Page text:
|Buzan’s mind-mapping application, iMindMap, was officially launched in the market.
|World’s largest mindmap was created in Singapore by school students
|Buzan wrote “Mind Maps for Business” exclusively for the business audience.
|The ThinkBuzan training network was established, which was later taken over by Tony Buzan in 2018.
Tony Buzan is attributed as the mastermind behind the invention of the mind-mapping concept. Devoting his life entirely to research on memory improvement, he introduced the idea of memorization methods and information processing. To disseminate this instrumental idea of mind mapping, he composed around 80 books, of which “The Memory” is worth reading. Moreover, Buzan released his mind-mapping software “iMindMap” in 2006.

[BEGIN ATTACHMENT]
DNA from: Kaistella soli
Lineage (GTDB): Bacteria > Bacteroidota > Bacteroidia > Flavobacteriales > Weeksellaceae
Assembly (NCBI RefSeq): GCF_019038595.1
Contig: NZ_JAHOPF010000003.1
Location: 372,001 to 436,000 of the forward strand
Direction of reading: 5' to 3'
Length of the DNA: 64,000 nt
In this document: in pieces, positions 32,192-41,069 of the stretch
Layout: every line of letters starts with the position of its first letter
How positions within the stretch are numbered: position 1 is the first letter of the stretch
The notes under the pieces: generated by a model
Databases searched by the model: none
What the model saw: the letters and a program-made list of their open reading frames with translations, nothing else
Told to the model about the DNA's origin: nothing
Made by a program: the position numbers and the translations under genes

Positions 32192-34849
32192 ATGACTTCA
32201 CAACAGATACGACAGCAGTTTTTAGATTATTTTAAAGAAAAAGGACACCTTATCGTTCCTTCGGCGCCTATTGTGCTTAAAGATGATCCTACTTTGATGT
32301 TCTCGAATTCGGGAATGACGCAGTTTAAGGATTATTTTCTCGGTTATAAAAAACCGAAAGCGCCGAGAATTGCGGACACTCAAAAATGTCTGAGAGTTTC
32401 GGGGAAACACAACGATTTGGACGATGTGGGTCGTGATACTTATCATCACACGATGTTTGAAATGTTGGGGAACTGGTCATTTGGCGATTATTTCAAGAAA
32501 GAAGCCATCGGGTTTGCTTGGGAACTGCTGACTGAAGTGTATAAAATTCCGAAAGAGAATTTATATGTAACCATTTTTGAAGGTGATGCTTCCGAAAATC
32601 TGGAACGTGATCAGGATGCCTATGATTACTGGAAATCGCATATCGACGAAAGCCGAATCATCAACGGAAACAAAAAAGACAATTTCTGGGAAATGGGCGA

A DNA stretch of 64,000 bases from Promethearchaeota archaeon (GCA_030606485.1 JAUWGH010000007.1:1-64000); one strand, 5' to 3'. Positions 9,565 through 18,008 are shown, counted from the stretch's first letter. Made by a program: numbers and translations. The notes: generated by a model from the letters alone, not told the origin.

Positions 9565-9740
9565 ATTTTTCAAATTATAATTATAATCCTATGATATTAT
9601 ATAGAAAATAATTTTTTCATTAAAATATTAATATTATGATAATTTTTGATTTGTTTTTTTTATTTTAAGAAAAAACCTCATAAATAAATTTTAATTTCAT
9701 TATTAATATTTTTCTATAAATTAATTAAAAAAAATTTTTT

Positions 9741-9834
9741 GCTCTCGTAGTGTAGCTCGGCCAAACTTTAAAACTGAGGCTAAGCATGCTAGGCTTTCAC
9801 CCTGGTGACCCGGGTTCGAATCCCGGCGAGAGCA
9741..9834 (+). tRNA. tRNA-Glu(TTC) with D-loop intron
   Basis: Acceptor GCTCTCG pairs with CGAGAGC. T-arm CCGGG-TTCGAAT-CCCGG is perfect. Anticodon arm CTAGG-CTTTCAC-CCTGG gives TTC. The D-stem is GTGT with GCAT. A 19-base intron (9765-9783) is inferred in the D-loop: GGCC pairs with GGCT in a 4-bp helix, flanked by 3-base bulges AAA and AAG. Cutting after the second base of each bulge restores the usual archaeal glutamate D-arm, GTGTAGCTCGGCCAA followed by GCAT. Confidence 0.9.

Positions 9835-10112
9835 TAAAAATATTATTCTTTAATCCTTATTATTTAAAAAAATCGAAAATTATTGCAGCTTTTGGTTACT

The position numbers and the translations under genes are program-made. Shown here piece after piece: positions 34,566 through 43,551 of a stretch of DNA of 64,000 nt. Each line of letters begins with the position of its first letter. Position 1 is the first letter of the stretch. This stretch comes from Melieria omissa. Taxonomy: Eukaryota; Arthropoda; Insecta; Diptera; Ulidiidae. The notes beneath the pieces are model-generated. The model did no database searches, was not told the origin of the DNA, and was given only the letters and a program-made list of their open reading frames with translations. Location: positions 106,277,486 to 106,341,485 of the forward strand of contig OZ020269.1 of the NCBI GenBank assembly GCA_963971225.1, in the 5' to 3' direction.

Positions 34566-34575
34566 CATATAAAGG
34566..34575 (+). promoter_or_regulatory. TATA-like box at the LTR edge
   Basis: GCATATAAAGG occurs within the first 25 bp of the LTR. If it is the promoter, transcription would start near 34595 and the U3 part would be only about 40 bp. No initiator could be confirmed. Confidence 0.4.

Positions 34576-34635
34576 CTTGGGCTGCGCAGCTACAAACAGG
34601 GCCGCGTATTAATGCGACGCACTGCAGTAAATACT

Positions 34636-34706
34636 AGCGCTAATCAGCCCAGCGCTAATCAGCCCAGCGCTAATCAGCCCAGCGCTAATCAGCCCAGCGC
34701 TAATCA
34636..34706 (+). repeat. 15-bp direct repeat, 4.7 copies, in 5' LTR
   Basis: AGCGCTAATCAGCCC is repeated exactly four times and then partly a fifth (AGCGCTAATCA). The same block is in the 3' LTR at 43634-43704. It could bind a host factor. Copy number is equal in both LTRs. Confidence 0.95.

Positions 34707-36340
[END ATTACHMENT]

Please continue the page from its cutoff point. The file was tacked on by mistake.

Buzan mind mapping technique is undoubtedly beneficial in crafting a glamorizing and complementary mindmap. Here is the essence of fundamental rules established by Tony Buzan for making a mind map more creative and engaging.
#1. Start From the Middle
In mind mapping, we contour notes in a style that appeals to our brain, keeping the main idea in the center and sub-ideas in the exteriors. The brain doesn’t operate in a straight line but rather leaps from idea to idea, concept to concept, and association to association. Hence, the first vital rule is to organize your knowledge on paper to allocate ample space for fresh ideas and facts without too much difficulty. For this reason, we begin by working from the middle of our sheet. Additionally, Buzan recommends the center to be capacious and captivating, containing 3 to 5 colors.
#2. Add Thoughts to the Center